Obama, as president of the ‘Great Satan,’ likely won’t make a personal visit to Iran オバマ氏のイラン訪問は非現実的
On Iran, don’t expect President Obama to have his “Nixon to China” moment.
Despite reports from foreign news outlets, the White House fiercely denies it is considering a trip to the Middle Eastern nation, throwing cold water on the idea that the president will personally reboot the U.S.-Iranian relationship with a visit to Tehran.
The sharp divisions among the states on gay marriage in the U.S. are being repeated on the global stage, with some countries rushing ahead to approve such unions but others － including India, Russia, Australia and Uganda － moving in the opposite direction.
What is the state of gay marriage internationally? “Ironically, it’s all over the map,” said Evan Wolfson, founder and president of Freedom to Marry.
Some liberals think it’s payback time in Wisconsin. Conservatives have made substantial inroads in traditionally blue states, notably with the election and retention of Gov. Scott Walker, a Republican, in Wisconsin. Democrats think this is unacceptable, and they’re using a prosecutor and his power and authority to deliver the message.
Three years ago, the Milwaukee County district attorney opened an unusual legal process known as a “John Doe” investigation, targeting a who’s who of prominent Republicans and conservatives in Wisconsin, looking for violations of campaign-finance law. Under this rarely used procedure, groups such as Americans for Prosperity and the Club for Growth have been forced to turn over hundreds of thousands of emails and confidential documents.
China growing ‘more concerned’ about North Korea, former top U.S. diplomat says 北朝鮮への懸念強める中国、米元外交官が指摘
The former top diplomat who oversaw the Obama administration’s self-described “pivot to Asia” says recent moves by North Korea’s young dictator Kim Jong-un have triggered unease in China, which has long served as North Korea’s main ally in the region.
“There are indications that China has grown steadily more concerned by the brutal goings-on in Pyongyang and the provocations staged against its neighbors,” said Kurt M. Campbell, who served as the administration’s assistant secretary of state for East Asian and Pacific Affairs throughout most of Mr. Obama’s first term in office.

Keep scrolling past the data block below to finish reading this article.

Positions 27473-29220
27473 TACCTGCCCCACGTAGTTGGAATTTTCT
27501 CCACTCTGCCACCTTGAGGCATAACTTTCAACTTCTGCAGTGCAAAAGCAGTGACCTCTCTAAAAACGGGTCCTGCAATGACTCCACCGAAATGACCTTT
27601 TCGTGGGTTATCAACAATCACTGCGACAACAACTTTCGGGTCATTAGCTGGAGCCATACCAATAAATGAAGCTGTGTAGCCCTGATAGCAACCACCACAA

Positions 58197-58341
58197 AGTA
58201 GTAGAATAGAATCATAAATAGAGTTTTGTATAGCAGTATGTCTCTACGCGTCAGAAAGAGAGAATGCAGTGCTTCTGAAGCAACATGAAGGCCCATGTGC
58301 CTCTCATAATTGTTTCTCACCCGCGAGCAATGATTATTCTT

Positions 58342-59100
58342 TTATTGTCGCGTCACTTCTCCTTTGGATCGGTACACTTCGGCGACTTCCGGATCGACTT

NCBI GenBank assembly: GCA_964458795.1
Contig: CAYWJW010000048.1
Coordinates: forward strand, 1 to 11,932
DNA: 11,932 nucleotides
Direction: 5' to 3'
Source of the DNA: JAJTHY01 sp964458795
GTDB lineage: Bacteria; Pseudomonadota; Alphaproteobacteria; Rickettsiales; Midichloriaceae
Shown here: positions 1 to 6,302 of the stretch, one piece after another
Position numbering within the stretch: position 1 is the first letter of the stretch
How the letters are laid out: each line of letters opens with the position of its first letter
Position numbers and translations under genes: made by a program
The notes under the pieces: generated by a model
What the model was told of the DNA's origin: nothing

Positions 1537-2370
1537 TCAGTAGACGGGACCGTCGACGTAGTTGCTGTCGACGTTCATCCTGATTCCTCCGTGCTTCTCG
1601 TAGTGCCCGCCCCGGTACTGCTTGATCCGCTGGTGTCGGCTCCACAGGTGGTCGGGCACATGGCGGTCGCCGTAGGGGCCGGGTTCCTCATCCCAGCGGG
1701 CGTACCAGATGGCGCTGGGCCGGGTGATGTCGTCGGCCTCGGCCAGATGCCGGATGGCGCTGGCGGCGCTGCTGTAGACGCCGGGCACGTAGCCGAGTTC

President Obama’s internal review panel has accused the government of abusing the Patriot Act and said many of the intelligence community’s key tools should be reined in, including the NSA’s phone-snooping program and the FBI’s use of national security letters to demand secret information from private businesses, according to the stunning report released Wednesday.
The panel told Mr. Obama to scrap the National Security Agency’s phone-records collection program, saying it’s an infringement of privacy, and said the government instead should ask phone companies to store the records. The NSA would be able to ask for the records only when it deems national security is at stake.
Most mourners at a funeral are happy that the occasion isn’t about them, but President Obama wants star billing everywhere he goes, even at the gates of paradise. Speaking Tuesday in Johannesburg at a memorial service for Nelson Mandela, the president imagined that a somber occasion where the eyes of the world were upon him was an appropriate stage for advancing his political agenda at home.
“We know that like South Africa, the United States had to overcome centuries of racial subjugation,” Mr. Obama told assembled thousands and the millions watching on television. “Michelle and I are the beneficiaries of that struggle. But in America and South Africa, and countries around the globe, we cannot allow our progress to cloud the fact that our work is not done.”
Russian moves in Ukraine and other nations carved out of the Soviet Union are reviving memories of the Cold War power struggles for influence between Moscow and Washington.
The fierce standoff in Kiev between pro-Western and pro-Russian elements in Ukrainian society is the latest manifestation of the revival of the competition between the two Cold War superpowers. Despite conflicting signals from Kiev in recent days, many see Russian President Vladimir Putin with the clear initiative in the contest.
Top officials at the Homeland Security Department skirted customary channels in negotiating a special U.S. customs facility at an international airport in the United Arab Emirates, and then some advised on UAE security-related projects after leaving the government, according to congressional and business sources.
Formal plans for a pre-clearance center in Abu Dhabi, one of the seven monarchies that make up the UAE, have sparked congressional concerns about U.S. border security and about the economic impact on the airline industry, where the plan faces opposition from some domestic carriers and airline unions.
After five years of stimulus schemes ranging from federal bailouts and a trillion-dollar stimulus package to the Cash for Clunkers program, Americans have yet to enjoy the “Recovery Summer” that they were once promised. Now, President Obama is promoting food stamps as the next great form of economic stimulus.